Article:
In the CSS Rule Definition Pane make sure the following settings are applied:

Under Type

Font-family: "Trebuchet MS", Arial, Helvetica, sans-serif
Font-size: 1.1 em
Color: #666

Under Box

Padding-Right: 10 pixels
Padding-Bottom: 10 pixels
Padding-Left: 10 pixels
Margin: 0 pixels (check the ‘Same for all’ box)

These settings set the font size to the (approximate) equivalent of 11 point, and turn it gray. The Box settings position the text within the panel, whilst the margin settings eliminate any default P margins which might push it out of position.

As for link styles, I want the links in this panel to take on the defaults of the site, so we don’t need to do anything there.

Add a class style to the last block of text to create the bottom of the panel

To create the bottom of the panel we need to make a new class style that will be applied to the last (or only) paragraph in the box.

Click New CSS Rule in the CSS Styles palette.

In the New CSS Rule dialogue box, Selector Type: should be ‘Class’. Under Selector Name, type sidenote-summary-bottom, and click OK (ensuring that the Rule Definition will be placed within your existing CSS document, not into ‘This document only’.

In the CSS Rule Definition Pane make sure the following settings are applied:

Under Background

Background-image: images/sidenote-summary-foot.jpg
Background-repeat: no-repeat
Background-position (X): center
Background-position (Y): bottom

These settings position a single (non-repeating) instance of the panel bottom graphic beneath the paragraph to which this style is applied.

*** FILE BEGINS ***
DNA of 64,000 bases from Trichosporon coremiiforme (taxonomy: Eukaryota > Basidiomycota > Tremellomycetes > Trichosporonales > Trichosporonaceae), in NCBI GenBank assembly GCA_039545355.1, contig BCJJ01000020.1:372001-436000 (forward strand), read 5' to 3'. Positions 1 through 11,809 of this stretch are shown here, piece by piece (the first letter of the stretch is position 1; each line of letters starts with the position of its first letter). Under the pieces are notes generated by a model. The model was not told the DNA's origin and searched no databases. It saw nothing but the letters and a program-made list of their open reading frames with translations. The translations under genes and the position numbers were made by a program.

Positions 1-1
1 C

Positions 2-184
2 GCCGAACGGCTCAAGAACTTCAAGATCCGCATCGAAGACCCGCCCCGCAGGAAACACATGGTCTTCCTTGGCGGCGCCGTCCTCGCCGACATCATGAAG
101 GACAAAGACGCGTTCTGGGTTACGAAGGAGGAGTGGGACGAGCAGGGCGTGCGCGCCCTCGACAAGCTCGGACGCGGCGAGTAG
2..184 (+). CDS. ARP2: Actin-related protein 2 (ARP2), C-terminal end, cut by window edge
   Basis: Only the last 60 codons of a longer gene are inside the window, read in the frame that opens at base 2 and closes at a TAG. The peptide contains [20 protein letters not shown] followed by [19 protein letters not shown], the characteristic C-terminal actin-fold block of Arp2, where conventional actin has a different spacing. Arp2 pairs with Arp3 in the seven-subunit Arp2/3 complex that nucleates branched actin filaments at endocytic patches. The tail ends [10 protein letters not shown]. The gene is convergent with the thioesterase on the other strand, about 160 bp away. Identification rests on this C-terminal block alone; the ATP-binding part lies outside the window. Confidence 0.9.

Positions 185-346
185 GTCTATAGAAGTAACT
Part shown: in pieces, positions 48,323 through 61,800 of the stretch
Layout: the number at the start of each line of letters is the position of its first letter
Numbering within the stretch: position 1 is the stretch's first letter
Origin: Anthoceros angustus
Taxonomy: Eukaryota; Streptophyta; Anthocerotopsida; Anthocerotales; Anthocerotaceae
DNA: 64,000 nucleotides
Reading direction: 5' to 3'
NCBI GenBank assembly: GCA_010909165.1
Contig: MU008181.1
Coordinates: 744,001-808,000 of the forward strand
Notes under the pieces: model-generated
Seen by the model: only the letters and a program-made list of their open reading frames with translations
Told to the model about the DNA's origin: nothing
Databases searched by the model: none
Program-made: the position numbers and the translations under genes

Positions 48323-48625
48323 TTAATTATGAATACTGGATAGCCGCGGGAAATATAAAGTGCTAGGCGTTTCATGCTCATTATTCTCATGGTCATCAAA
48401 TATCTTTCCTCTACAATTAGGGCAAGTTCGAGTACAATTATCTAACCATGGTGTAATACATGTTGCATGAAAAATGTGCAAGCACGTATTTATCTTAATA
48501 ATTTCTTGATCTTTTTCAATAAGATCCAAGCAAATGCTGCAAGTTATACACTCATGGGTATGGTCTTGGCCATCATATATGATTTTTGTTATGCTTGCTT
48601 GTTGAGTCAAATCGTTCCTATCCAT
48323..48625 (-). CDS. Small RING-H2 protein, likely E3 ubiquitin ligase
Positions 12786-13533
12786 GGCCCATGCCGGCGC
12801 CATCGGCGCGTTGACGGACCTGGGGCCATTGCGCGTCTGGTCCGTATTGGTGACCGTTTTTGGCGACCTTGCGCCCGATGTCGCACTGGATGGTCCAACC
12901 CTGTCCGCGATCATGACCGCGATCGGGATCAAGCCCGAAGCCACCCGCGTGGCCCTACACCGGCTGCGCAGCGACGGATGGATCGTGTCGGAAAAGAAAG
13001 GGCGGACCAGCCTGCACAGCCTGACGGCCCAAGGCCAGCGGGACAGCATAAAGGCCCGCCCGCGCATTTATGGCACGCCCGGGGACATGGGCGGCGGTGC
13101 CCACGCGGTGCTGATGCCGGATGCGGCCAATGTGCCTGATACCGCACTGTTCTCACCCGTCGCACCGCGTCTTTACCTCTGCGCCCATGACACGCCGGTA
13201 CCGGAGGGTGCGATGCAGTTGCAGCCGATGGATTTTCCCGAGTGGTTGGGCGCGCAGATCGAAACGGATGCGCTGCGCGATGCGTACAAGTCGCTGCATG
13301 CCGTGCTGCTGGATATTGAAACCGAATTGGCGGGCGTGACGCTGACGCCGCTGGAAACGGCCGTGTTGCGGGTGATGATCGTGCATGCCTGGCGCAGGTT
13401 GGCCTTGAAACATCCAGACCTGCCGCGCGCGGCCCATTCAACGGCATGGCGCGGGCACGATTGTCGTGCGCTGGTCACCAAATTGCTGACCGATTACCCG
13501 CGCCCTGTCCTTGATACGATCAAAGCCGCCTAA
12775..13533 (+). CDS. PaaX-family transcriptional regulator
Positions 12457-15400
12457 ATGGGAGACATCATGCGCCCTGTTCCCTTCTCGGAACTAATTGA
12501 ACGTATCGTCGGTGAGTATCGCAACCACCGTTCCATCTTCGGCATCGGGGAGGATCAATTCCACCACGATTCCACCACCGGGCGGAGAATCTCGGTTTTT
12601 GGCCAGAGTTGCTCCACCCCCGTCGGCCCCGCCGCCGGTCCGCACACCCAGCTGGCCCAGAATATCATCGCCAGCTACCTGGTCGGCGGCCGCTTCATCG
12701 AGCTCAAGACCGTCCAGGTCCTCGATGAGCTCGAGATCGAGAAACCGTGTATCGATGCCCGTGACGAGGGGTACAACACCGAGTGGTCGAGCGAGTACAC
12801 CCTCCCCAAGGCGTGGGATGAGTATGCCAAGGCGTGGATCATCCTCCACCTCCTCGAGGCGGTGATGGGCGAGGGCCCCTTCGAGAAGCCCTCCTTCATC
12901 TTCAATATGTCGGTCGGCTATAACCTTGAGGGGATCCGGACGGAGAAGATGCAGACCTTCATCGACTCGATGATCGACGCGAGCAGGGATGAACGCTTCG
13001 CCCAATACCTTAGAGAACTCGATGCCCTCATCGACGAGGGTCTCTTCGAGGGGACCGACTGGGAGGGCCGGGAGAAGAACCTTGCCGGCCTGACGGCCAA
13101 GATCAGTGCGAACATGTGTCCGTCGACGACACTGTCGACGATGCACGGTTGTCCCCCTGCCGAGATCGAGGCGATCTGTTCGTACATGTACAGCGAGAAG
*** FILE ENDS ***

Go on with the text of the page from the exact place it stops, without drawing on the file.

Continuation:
Finally, click to the right of the last line of the last paragraph of text and select the new class style from the Class popup menu in the Properties palette. You should end up with something looking like figure 3.

Create rounded corners on DIV tags

Figure 3

Positioning the side panels

If you click on the edge of the panel DIV in Design View, the corresponding code should be highlighted in Code View (figure 4). Click the scroll bar of the Code View window to make it active, and then copy the code.

Create rounded corners on DIV tags

Figure 4

You can then paste the code at the start of any paragraph (in Code View) that requires a side panel like this one. However, make sure you paste the code outside the <p> opening tag (figure 5) otherwise you’ll run into trouble. Also make sure you have left enough space beneath the last right panel you put in, otherwise they’ll collide.

Create rounded corners on DIV tags

Figure 5

For my site I’ve made a number of different types of ‘tip’ panel that will appear in this column. They’ve been made in exactly the same way as Round Cornered Div #2 but with different colored graphics and style names.

And that’s panel 2 done. See the next chapter for the menu tabs...

Create Round Cornered DIV Tags #2 - End of Article